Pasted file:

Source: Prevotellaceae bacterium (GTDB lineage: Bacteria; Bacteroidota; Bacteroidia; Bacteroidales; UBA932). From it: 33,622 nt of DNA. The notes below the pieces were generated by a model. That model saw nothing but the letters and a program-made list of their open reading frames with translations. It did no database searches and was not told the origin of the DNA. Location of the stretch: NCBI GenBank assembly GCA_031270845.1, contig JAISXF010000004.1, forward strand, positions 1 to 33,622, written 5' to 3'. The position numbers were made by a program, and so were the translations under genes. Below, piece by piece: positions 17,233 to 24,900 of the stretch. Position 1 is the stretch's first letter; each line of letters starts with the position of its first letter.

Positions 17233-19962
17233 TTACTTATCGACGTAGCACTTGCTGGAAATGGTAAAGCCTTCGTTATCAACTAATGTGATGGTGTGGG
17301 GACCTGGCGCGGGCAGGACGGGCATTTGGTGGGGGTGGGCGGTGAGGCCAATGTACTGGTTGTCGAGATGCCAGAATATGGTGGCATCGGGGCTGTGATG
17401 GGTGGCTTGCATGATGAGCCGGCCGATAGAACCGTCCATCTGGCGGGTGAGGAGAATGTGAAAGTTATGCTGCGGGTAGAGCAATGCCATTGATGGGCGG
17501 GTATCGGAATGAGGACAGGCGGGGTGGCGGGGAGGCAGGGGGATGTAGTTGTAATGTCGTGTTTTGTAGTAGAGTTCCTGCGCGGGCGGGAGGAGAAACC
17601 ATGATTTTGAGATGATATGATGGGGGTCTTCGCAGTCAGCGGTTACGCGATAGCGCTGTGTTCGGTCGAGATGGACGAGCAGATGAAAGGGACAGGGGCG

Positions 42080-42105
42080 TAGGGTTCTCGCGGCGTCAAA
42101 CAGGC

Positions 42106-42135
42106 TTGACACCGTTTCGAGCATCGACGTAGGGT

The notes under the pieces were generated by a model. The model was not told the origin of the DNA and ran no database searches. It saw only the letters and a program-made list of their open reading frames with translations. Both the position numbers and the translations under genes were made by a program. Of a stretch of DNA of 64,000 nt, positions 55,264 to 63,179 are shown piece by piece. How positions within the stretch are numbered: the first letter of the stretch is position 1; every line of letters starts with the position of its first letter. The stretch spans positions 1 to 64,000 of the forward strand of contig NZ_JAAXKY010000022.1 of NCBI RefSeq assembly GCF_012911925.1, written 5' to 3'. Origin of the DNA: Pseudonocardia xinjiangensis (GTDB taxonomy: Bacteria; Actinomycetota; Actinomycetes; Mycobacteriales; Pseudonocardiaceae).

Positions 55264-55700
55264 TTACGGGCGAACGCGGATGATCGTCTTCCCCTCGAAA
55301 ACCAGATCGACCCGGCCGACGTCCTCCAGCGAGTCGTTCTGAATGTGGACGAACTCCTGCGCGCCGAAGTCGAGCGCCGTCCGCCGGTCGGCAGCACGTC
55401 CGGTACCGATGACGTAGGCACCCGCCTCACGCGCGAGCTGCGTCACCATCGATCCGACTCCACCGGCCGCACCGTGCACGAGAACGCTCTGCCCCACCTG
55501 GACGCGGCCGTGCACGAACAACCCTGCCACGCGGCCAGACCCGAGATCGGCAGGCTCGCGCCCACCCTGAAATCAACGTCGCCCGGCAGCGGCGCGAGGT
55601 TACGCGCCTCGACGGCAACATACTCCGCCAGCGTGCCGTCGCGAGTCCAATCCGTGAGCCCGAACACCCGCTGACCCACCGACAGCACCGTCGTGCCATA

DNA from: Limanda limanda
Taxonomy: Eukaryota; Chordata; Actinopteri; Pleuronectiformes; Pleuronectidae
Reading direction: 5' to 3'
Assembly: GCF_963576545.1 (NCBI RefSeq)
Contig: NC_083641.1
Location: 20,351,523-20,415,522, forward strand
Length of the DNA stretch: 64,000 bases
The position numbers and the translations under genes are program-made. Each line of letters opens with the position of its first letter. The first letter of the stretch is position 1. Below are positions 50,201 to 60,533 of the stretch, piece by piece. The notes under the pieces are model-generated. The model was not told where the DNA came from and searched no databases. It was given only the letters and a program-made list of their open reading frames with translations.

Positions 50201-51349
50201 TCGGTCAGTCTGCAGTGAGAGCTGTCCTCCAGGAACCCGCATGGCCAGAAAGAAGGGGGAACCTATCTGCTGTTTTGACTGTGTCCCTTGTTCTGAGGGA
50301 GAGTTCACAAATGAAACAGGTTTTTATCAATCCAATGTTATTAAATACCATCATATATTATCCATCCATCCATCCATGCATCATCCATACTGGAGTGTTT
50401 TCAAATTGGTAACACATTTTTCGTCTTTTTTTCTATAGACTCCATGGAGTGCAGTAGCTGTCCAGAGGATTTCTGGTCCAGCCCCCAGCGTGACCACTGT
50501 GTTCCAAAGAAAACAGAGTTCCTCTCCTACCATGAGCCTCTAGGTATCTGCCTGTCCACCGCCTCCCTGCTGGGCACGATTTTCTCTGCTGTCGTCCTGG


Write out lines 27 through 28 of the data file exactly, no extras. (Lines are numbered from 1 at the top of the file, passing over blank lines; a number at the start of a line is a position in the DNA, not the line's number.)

The position numbers and the translations under genes are program-made. Each line of letters opens with the position of its first letter. The first letter of the stretch is position 1. Below are positions 50,201 to 60,533 of the stretch, piece by piece. The notes under the pieces are model-generated. The model was not told where the DNA came from and searched no databases. It was given only the letters and a program-made list of their open reading frames with translations.

Positions 50201-51349